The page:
“If we feed the academic system with our knowledge, we are going to get better quality from the academic system,” says Tom Murad, head of Siemens Canada Engineering and Technology Academy. Over the past two years, Siemens has negotiated half a dozen similar agreements with post-secondary institutions, mainly colleges, including Algonquin. Murad is currently negotiating with other post-secondary institutions as potential partners with his academy.
“We think colleges are a good starting point to implement our Siemens methodology,” he says, citing the strong college focus on applied learning. “We want to create a generation of people who are academically qualified but, most importantly, have the skills to do the job.”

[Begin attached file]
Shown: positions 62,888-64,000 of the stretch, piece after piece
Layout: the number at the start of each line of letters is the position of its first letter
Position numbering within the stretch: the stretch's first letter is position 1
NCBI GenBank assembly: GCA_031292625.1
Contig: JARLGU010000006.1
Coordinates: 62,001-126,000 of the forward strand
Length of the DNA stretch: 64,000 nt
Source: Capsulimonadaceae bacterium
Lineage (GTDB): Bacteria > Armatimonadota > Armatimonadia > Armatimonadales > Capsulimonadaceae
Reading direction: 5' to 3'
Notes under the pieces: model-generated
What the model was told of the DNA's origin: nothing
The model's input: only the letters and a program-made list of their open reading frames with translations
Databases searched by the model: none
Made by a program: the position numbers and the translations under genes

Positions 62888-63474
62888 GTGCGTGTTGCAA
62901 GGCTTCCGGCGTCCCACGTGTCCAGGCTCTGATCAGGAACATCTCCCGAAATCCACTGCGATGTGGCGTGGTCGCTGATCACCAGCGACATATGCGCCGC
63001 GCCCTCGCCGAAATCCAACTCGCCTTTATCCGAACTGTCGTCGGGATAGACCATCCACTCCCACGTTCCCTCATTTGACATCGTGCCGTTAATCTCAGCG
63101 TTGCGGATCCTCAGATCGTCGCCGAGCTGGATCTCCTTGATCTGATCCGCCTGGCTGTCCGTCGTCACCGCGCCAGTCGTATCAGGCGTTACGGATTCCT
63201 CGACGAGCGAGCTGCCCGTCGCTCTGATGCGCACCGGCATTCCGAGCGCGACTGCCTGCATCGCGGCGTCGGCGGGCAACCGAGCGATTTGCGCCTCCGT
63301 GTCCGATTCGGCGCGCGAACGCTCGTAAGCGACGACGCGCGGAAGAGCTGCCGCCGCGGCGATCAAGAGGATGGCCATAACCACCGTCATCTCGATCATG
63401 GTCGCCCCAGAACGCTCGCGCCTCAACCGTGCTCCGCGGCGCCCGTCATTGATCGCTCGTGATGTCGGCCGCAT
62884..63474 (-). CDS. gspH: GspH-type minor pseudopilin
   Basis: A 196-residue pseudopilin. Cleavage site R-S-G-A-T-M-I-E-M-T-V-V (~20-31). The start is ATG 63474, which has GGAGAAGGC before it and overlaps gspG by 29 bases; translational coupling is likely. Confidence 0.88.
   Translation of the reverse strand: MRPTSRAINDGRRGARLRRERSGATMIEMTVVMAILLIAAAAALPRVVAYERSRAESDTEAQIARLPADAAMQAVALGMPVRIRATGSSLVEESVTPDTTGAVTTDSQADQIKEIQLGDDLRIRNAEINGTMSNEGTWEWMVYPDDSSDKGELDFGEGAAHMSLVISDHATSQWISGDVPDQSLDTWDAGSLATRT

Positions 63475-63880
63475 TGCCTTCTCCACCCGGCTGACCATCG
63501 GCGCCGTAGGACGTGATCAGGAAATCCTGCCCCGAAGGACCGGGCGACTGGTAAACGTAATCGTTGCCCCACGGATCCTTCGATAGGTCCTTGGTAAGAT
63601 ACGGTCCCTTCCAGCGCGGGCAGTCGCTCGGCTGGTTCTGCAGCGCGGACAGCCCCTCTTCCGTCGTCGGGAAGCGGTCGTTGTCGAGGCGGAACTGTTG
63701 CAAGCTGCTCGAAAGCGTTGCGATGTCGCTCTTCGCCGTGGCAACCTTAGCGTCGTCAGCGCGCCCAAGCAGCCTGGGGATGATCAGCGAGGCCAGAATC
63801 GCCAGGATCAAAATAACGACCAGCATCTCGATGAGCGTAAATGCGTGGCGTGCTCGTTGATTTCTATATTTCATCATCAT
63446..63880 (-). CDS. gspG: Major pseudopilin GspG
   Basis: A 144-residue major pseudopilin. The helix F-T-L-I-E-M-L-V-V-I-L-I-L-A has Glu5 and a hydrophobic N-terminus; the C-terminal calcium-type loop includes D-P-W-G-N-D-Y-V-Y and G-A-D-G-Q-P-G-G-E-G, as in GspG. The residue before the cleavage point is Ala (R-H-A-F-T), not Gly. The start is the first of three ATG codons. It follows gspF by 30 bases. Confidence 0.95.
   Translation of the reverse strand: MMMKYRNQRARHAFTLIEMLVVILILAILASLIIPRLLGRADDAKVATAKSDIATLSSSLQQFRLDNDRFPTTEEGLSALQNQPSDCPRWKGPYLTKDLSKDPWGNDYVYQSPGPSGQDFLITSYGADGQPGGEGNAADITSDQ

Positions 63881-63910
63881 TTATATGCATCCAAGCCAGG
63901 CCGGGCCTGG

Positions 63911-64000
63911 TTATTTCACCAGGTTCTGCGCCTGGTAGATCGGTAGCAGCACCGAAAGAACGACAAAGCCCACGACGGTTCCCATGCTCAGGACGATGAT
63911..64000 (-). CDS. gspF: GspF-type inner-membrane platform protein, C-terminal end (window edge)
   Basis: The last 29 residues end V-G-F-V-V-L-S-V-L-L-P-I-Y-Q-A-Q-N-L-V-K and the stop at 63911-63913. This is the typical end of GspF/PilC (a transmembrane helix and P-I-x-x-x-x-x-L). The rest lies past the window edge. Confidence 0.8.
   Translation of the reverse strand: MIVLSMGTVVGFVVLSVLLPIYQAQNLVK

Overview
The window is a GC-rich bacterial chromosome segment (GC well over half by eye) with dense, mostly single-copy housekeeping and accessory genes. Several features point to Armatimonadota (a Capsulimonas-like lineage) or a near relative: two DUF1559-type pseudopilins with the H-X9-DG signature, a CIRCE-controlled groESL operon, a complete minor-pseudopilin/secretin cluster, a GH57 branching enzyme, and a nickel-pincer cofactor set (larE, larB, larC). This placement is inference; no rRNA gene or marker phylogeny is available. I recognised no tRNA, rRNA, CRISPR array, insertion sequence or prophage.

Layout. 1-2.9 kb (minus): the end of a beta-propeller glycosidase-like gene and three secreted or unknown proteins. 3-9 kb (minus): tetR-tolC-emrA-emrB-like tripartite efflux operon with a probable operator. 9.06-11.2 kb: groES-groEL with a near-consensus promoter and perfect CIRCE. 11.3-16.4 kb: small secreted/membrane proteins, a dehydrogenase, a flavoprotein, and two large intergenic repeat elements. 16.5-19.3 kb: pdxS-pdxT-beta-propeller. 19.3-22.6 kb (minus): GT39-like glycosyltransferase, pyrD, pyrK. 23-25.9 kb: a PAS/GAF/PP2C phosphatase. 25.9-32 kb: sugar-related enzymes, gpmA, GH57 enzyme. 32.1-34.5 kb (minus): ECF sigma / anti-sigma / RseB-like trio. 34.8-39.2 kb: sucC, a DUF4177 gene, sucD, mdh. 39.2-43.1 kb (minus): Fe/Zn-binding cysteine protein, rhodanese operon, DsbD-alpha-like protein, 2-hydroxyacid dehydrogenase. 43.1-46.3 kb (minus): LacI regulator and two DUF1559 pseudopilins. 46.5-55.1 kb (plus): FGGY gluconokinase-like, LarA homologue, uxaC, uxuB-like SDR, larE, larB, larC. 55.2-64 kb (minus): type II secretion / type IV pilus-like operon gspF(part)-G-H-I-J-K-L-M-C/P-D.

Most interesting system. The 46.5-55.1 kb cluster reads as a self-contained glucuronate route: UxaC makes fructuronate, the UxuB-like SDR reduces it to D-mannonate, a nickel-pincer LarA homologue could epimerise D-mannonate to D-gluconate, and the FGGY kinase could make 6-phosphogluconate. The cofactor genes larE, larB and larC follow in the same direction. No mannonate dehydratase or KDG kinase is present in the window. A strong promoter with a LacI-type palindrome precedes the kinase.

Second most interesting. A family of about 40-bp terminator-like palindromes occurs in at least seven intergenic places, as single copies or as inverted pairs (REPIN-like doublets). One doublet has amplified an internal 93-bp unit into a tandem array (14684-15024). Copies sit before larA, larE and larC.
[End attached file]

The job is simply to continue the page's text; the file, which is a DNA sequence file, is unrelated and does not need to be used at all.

Murad estimates between 80 and 90 students in Canada have taken the mechatronics certification so far, which serves as an additional credential for diploma graduates.
For students, the opportunity to work on advanced industrial technology in a college lab offers an authentic learning experience.
“The mechatronics program is kind of hearing it from the horse’s mouth,” says Ian Kaminsky, 22, of his decision to pursue the certification while studying mechanical engineering at Mohawk College, which also has an agreement with the Siemens academy. “It is the industry saying this is what we do and we will teach you how to do it.”
Kaminsky, who says he is “into building things,” recently completed a three-hour online Siemens exam, delivered globally by the company’s academy, to test a student’s ability to break down, rebuild and troubleshoot components. Along with his mechatronics certification, he is wrapping up a year-long placement with the firm and hopes to become a full-time employee when he graduates from Mohawk in December.